Can Our Political Leaders Still Reassure Us?

In times of crisis, when the federal government seems to be lagging or confused in its message, people often look to alternative leaders for reassurance and guidance, as they did with Rudolph W. Giuliani, then mayor of New York, after the 9/11 attacks. (Mr. Giuliani is now Mr. Trump’s personal lawyer.) That was what Senator Bernie Sanders of Vermont was trying to convey in his speech about the gravity of the coronavirus threat on Thursday. And it was what Mr. Biden meant to do in his address on Thursday — to hold himself up as a reassuring, steady alternative to Mr. Trump, to show that he was competent, sympathetic, forceful and presidential. “I’ll always tell you the truth,” he said. “This is the responsibility of a president.”

Recent American history has certainly provided enough disasters that required presidents to rise to an occasion: not just the 9/11 attacks but also the 2008 economic crisis, countless gun massacres, Hurricane Katrina in 2005 and Hurricane Sandy in 2012, for starters.

Presidents need to be straightforward and candid from the beginning, said David M. Litt, who worked as a speechwriter in the Obama White House. They need to admit the early shortcomings in their response, lay out what steps they will take to improve, and then provide regular updates.

“The number one thing you have to do is figure out how to address the problem — and to make it clear where you can and can’t solve it,” Mr. Litt said. Dissembling about it — as in Mr. Trump’s assertion, earlier in the crisis, that coronavirus would just “go away,” or his claim that it was just like the flu, or his blatant contradiction of his own experts on how long it would take to come up with a vaccine — is never helpful, Mr. Litt said.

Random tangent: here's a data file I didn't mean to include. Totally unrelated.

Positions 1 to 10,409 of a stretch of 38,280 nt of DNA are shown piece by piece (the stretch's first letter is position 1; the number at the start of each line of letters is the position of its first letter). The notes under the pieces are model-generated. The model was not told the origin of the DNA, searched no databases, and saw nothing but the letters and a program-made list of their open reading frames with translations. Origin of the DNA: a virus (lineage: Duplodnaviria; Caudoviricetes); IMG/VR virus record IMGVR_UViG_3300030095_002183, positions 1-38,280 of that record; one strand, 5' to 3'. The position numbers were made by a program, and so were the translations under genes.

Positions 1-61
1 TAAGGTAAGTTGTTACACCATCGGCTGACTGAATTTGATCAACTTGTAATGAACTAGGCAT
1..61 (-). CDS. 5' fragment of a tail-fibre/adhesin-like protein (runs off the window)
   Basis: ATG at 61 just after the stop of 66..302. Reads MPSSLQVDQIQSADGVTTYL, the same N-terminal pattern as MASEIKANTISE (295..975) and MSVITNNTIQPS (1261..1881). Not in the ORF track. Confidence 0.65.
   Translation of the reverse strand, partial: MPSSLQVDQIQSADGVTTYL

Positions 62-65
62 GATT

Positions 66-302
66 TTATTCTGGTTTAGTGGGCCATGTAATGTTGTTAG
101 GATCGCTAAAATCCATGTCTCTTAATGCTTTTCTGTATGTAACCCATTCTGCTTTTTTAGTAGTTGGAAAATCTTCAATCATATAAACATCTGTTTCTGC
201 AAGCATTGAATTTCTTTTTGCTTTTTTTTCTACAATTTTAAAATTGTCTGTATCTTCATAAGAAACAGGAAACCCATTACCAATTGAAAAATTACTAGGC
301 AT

“You have to be honest about it, that you can’t bring the number of cases down to zero,” he added. “A good response would be where you say that people will suffer and in some cases die — and that’s awful and graphic — but the least you can do is explain the situation.”

That is what the current British prime minister, Boris Johnson, did in a recent news conference. Until recently, he has tended to play down the threat as much as Mr. Trump has; on Thursday, his expression somber and his voice grave, Mr. Johnson said the coronavirus was “the worst public health crisis for a generation.”

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